Why testing avionics using Microsoft Flight Simulator is no game

David Koppel
22 May, 2020

There are multiple levels of testing that are performed on avionics equipment ranging from basic communications tests to flight testing.

Early in the development of any flyable device, it is necessary to test its ability to receive and send messages. A bit later on we can test its ability to handle errors and very high throughput. As it proceeds further in development, we test different data values including boundary conditions.

In many cases, the testing conditions are harsher than real conditions, which are desirable, but usually, it is difficult to match real life conditions due to the complexity of simulating real flight conditions.

On the other hand, the closer we get to real life conditions the fewer surprises await us when we get to actual flight tests. Since problems found on flight test are considerably more expensive to solve that problems found earlier on, we often commit considerable resources to building simulators appropriate to our projects. As this is an expensive undertaking, the tendency is to develop fully custom simulators supporting only the feature needed for our particular project. In many cases, even that is too expensive and we make due with limited simulation testing.

Microsoft Flight Simulator

Enter Microsoft Simulator, this game has been in development for over 40 years and contains detailed information on thousands of airports around the world. It can simulate flights from anywhere to anywhere in all weather conditions. It supports a wide variety of aircraft - including helicopters - and avionics suites and is well regarded for its realism.

In short, Microsoft has developed a generic flight simulator well beyond the abilities of most avionics’ developers.

How does that help you to test your device or integrated system?

There is an add on to Flight Simulator called FSUIPC4 that enables third party developers to access information from inside Flight Simulator. Part of this information is the engineering units produced by the simulation. Excalibur has developed a software bridge that takes this data and transmits it over the computer’s Ethernet card. When we connect the Ethernet card to our MACC - Miniature Airborne Communications Converter hardware, we can now convert this data to ARINC-429, Serial, MIL-STD- 1553 or a variety of other avionics interfaces in whatever format your individual project requires.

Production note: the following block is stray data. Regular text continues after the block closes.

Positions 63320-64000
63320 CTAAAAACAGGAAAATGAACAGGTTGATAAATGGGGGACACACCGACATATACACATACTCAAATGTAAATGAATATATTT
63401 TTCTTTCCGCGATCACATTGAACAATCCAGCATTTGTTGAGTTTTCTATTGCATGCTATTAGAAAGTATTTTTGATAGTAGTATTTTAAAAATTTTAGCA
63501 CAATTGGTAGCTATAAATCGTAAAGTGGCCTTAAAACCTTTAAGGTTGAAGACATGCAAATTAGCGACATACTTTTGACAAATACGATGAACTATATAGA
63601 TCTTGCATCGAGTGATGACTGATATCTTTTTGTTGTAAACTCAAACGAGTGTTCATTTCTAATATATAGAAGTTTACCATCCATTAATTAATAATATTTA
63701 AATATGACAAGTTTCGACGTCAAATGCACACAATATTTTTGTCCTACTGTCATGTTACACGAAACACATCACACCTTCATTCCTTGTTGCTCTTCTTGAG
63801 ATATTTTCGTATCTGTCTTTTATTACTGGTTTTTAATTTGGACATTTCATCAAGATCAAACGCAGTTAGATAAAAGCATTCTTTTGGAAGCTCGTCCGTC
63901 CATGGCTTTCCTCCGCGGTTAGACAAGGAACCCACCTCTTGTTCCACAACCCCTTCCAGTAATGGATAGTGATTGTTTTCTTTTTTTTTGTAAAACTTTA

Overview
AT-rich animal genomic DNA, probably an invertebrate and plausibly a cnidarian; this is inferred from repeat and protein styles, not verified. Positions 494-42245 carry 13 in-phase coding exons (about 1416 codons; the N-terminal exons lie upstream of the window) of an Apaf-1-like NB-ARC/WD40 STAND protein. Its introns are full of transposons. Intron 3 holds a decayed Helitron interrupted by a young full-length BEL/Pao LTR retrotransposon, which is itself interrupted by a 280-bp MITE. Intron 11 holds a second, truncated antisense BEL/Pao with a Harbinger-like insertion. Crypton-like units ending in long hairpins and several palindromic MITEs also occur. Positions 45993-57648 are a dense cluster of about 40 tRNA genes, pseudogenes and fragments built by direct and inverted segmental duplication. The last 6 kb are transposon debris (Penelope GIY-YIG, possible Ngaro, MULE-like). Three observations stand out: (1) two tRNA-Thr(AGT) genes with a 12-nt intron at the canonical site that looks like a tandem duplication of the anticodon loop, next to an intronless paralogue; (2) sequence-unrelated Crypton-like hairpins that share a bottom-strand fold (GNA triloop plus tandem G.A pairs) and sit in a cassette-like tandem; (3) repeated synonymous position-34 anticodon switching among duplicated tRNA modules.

What this means is that you can use Microsoft Flight Simulator to simulate a takeoff in Chicago, a flight through a thunderstorm to New York and a landing in Kennedy airport and use the engineering units generated by this flight to test your flight computer or display, or whatever equipment you have that works with outside data. The same flight scenario can be reused to test RS422 based system, ARINC-429 based system, MIL-STD-1553, ARINC-825 (CAN Bus), ARINC-717 etc. The MACC uses tables to determine what communications standard to transmit and what format the data should take. For example, ARINC 429 typically transmits angles as degrees/minutes whereas MIL-STD-1553 uses semicircles.

Take advantage of the huge investment

The result is that you can take advantage of the huge investment Microsoft has put into Flight Simulator and use it to test your own equipment under near flight scenarios. This can reduce your software investment in per project simulators, increase the capabilities of you simulation testing and find subtle problems earlier in the testing process. Win, win, win.

 

 

 

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